How to ensure that training doesn’t cause wage/hour issues

by on May 31, 2013 · 0 Comment POSTED IN: HR Cafe
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Most supervisors are called upon at some point to train employees, in order to sharpen their skills or perhaps give them a “big picture” perspective on what your organization is doing.

Obviously, you want these sessions to be 100% constructive. But they won’t be if the training creates wage/hour issues. And that can happen if you’re not careful.

The FLSA
The relevant law is the Fair Labor Standards Act, and here’s what it says: You don’t have to pay hourly workers for time spent on training if the sessions or lectures are outside working hours, result in no actual work and are not directly related to the workers’ jobs.

For the hours to be legitimately unpaid, attendance also has to be voluntary. Attendance isn’t voluntary if workers are led to believe their working conditions or continued employment would be jeopardized by non-attendance.

Scenarios
Let’s look at a couple of scenarios:

  • You want to hold a series of voluntary “brown bag” lunch meetings for your hourly workers to inform them about industry trends. Normally they clock out for lunch hour. Will you have to pay them?
    Yes, you probably will. But if you move the meetings to 5 p.m. – making sure everybody understands they don’t have to stay – you won’t have to pay.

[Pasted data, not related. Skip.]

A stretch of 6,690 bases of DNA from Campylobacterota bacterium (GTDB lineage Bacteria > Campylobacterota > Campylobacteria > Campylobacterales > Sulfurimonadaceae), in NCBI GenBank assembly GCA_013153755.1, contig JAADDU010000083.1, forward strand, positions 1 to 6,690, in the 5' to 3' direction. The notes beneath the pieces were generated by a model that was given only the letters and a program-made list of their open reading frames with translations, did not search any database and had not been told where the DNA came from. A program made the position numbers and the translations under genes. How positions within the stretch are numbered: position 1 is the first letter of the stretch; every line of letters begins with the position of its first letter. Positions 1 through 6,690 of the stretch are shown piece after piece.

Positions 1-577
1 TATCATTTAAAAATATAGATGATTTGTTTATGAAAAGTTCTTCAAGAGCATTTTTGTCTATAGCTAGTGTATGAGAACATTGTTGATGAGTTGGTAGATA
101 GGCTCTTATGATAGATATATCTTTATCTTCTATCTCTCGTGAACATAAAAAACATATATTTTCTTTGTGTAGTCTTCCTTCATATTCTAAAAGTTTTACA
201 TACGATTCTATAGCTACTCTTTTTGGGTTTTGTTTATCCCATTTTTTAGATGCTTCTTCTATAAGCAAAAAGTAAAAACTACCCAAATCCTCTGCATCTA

• You’re training your customer service crew on a new software package that promises to gather more and better customer information. Your people start work at 9 a.m., so you schedule the training for 8-9 a.m. on three successive days in order not to interfere with work time. Do you have to pay people for the three hours they spent training?

    Yes. To be sure, the training sessions are outside normal working hours and they don’t result in actual work the organization can use. But the training IS directly related to the workers’ jobs, so it has to be paid under the FLSA.

Of course, if a supervisor isn’t sure whether the arrangements he or she has made for training might result in extra paid hours, the supervisor should consult HR before going ahead. But the guidelines above will help avert unexpected overtime claims.

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